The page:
Aside from mathematics, I have other interests. Ever since I started to use my brain for mathematics, I am interested about how thinking works. Since problem solving is my day job, I have plenty of opportunities to observe my cognitive processes and I have a passion for optimizing my brainworks. Thinking about thinking is a … More Know your brain!
Let’s briefly recall what I am about to do here. If is a measure supported on the real line and the -th orthonormal polynomial is denoted with , then, as we have seen before, there are positive numbers and real numbers such that , which is called the three-term recursion. I asked the question that … More Spectral theory, part I: The moment problem and the spectral measure
This time I want to talk about one of the most basic and most important tools in the theory of orthogonal polynomials: the recurrence relations. This topic also demonstrates that the theory of orthogonal polynomials on the real line and on the unit circle differ significantly. Let’s start with OPRL! (That is, orthogonal polynomials on … More Recurrence relations and a prelude to spectral theory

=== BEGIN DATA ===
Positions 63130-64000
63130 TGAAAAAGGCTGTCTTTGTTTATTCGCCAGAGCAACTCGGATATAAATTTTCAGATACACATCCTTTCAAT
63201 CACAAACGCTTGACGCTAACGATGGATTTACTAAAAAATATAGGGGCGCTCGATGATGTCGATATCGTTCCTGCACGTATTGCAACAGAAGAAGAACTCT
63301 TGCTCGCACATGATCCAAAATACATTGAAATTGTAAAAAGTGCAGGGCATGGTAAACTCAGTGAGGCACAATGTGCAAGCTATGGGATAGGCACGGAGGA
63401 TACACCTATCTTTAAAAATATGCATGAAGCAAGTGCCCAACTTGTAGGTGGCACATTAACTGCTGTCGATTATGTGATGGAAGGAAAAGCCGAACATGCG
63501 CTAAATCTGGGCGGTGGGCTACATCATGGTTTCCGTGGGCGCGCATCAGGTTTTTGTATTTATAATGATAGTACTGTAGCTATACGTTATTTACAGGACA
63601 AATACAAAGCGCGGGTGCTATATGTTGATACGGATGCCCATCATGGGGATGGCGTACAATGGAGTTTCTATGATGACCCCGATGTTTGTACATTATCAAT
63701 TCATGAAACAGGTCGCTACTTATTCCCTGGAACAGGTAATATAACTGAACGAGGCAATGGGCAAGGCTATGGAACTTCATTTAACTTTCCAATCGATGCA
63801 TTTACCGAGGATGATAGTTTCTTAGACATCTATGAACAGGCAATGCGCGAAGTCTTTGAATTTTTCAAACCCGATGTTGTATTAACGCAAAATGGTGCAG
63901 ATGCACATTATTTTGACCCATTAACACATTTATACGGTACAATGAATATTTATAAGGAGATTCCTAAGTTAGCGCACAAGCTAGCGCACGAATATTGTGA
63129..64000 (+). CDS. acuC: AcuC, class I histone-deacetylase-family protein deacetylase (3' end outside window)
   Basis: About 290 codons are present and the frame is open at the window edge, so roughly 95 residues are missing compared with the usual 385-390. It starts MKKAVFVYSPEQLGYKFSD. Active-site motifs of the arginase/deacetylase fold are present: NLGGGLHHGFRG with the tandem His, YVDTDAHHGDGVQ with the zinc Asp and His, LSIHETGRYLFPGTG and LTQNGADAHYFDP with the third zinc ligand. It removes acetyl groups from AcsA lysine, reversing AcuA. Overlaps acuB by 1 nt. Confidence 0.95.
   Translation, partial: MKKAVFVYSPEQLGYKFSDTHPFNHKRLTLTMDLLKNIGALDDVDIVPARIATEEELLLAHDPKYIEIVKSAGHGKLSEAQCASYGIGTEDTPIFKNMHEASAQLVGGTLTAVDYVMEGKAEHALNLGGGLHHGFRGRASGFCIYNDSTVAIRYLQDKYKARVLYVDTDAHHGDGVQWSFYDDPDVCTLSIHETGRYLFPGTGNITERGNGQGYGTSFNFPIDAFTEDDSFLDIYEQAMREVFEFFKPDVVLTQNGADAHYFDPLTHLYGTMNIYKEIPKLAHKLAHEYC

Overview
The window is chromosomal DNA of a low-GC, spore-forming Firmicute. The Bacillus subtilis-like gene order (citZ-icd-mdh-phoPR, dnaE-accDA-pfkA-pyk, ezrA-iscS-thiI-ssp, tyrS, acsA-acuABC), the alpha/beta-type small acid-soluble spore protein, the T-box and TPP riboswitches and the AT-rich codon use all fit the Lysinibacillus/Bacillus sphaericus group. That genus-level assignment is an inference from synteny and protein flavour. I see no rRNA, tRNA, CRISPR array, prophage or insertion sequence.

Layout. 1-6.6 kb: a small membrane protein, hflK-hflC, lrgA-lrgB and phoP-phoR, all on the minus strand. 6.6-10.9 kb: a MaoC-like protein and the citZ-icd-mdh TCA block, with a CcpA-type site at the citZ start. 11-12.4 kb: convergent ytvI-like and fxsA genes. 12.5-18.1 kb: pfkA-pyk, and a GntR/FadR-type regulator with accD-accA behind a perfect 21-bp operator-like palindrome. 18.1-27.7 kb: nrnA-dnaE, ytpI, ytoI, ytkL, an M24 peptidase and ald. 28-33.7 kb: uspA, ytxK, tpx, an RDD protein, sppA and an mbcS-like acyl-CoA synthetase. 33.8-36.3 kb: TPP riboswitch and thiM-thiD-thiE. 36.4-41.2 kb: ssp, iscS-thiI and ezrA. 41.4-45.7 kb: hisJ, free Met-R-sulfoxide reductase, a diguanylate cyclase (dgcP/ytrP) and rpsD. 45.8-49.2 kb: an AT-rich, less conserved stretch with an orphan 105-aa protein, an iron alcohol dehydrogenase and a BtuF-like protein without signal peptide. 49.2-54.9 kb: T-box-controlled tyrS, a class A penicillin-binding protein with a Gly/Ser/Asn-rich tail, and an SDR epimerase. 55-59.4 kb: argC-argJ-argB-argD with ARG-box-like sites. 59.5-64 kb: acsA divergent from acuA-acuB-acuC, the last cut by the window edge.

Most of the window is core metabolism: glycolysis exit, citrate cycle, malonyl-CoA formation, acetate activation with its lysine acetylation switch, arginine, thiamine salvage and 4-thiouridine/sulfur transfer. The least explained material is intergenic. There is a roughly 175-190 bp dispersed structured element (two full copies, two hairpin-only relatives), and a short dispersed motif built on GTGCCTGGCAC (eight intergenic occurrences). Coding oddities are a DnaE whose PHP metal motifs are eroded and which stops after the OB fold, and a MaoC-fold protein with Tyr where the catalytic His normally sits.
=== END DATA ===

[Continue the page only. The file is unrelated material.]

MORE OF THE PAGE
There is a phenomenon in physics and mathematics which has been captivating the minds of scientists for a long time and it is called simply “universality”. In brief, a phenomenon exhibits universality if, be as wild and diverse in microscopic scale as possible, a clear pattern emerges if one looks at it from macrosopic scale. … More Universality and orthogonal polynomials
I finished up the previous post with some questions. We studied the zero distributions of orthogonal polynomials on the real line, and I was curious about the possible generalizations of Theorem 2. The ultimate generalization lies deeper then I can dig in one post, but this motivated me to write about orthogonal polynomials on the … More The zeros of orthogonal polynomials, part II: OPRL vs OPUC
Let be a Borel measure on the real line. Usually we impose two conditions on this measure: (i) the support contains at least infinitely many points, (ii) for all we have (This is called the finite moment condition.) We shall see in a minute why these restrictions are needed. The following theorem says that there … More The zeros of orthogonal polynomials, part I